LINGUA IGNOTA- ‘Sinner Get Ready’

No one is ready for this. Not us sinners, not anyone else. Those who fell under the spell of Lingua Ignota’s previous album might recognise small parts of ‘SINNER GET READY’, but even they’re not really ready. Because while there’s some sonic connective tissue to what came before- Kristin Hayter’s powerful voice remains up close and in sharp focus. And there’s some familiar subject matter- passion, anger, and despair. But where twisted metal, in-your-face electronics, and other experimental extremes were the delivery system of choice for those things before, now there is minimal, measured dread. Now there is eerie organ and Appalachian folk. Now there is ominous silence. And where before there was exploration of Hayter’s personal trauma, an album of revenge anthems, now there is a focus on shared trauma, on the power, influence, and flaws of faith.

Prior to recording this, her fourth album proper, Hayter relocated to a rural, isolated region of Central Pennsylvania. There she was inspired by the area’s traditional instruments- banjo, psaltery, and dulcimer- but also by its varied, intense versions of Christian fervour. Yes, Hayter grew up going to church and has quoted bible verse in her lyrics before, but here she stages some kind of new, ugly opera, creating voices for both an indifferent god and their desperate, still-devout congregation. She sings of revelation and repentance and “holy swords”. At times, her words feel like diary entries, like a… I guess like a confessional. Certainly like something that shouldn’t ever have been prepared for public consumption. Hayter continues a dramatic push and pull with god (or maybe gods) throughout, but these could easily be words aimed at old friends or ex-lovers too. I wince while listening. My heart breaks. It’s devastating stuff.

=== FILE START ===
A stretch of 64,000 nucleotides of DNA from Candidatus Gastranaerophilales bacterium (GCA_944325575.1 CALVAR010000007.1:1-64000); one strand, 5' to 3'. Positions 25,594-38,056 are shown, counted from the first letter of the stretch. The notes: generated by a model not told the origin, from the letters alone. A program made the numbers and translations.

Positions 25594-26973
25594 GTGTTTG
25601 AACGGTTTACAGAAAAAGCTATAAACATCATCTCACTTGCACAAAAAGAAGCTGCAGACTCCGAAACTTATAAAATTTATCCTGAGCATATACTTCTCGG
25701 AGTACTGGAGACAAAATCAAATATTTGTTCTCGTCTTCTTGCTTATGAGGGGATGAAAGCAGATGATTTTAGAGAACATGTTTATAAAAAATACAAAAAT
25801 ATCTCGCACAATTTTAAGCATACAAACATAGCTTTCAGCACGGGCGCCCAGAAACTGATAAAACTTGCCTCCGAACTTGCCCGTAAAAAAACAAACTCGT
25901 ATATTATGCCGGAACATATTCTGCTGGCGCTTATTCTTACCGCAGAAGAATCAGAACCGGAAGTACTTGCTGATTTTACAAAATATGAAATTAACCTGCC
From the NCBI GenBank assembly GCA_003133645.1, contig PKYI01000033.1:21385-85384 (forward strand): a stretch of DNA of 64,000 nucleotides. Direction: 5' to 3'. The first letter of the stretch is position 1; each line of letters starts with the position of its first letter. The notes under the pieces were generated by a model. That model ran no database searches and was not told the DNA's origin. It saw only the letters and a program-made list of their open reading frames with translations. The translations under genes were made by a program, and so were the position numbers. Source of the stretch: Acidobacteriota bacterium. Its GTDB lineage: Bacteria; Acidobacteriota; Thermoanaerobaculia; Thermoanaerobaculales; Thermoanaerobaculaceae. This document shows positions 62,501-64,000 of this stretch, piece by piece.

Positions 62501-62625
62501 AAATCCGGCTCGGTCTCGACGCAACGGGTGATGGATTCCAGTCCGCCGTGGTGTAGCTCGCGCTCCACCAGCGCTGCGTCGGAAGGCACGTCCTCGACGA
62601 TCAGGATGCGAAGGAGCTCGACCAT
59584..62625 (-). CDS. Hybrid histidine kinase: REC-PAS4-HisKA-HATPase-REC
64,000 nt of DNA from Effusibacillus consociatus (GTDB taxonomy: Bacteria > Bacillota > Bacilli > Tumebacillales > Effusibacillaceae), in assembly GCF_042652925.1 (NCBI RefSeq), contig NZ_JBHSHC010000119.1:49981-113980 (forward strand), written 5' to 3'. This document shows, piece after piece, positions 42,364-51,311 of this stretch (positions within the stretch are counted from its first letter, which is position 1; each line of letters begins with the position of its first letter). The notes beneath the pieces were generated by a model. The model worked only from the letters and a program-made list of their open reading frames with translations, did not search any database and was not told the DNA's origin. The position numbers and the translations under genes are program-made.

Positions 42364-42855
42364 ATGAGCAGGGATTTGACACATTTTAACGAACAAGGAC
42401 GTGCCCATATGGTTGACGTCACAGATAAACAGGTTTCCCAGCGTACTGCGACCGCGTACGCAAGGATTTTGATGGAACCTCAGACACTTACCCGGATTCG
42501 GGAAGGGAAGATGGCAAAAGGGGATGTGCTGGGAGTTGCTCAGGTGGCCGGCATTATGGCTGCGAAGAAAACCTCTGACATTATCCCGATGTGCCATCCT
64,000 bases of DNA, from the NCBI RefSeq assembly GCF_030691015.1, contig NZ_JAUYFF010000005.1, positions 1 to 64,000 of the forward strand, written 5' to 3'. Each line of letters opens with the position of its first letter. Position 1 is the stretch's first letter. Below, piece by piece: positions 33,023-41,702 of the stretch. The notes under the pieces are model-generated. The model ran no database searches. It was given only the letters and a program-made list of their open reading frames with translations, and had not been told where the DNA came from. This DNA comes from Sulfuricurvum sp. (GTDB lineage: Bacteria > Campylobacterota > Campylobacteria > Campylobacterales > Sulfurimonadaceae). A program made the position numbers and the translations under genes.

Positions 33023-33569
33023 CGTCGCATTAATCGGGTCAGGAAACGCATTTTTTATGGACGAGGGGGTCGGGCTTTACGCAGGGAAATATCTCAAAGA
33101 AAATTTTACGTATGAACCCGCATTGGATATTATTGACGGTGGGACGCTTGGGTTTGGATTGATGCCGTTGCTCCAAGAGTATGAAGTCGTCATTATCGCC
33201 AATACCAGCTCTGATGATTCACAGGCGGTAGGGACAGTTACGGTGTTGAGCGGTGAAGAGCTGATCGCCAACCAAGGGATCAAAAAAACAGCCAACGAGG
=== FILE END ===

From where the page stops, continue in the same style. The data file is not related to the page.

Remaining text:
The music is equally intense. ‘THE ORDER OF SPIRITUAL VIRGINS’ layers dark drones, desperate wails, and a ghostly chorus under harsh crashes of piano. It’s only the first song but if you have not been sucked in, enveloped in the tar pit of Hayter’s sound halfway through its nine-minute span, just back away slowly. 

‘I WHO BEND THE TALL GRASSES’ uses church organ and shaking bells to sound like the blackest sermon ever. ‘MANY HANDS’ is hypnotic, slithering folk music, warped like a record left out in the sun. And ‘MAN IS LIKE A SPRING FLOWER’, combining synths, clarinet, and strings, feels almost upbeat- although it does finish with Hayter repeating “Love is not enough”.  Rarely is there any booming, doomy climax. No screech of metal. But ‘SINNER GET READY’ (which, just like ‘CALIGULA’, easily earns its capitalised titles) never feels lacking. In fact ‘PENNSYLVANIA FURNACE’, a pop song from another dimension, from an ever-burning fiery pit perhaps, is so quietly compelling and truly beautiful that, damn it, turn off all of the amps, I want a whole album just like it.

After ‘CALIGULA’, Lingua Ignota’s element of surprise should have been shattered. And yet, once again, she has conjured up another unique, intense and arresting sonic sculpture that routinely shocks, and amazes, and defies expectation. ‘SINNER GET READY’ isn’t just different than what Lingua Ignota has done before then. I think it’s different than anything that anyone has done before. I don’t know how many more times I will want to listen to it, but I know it’s impossible to do anything else but listen while it plays.

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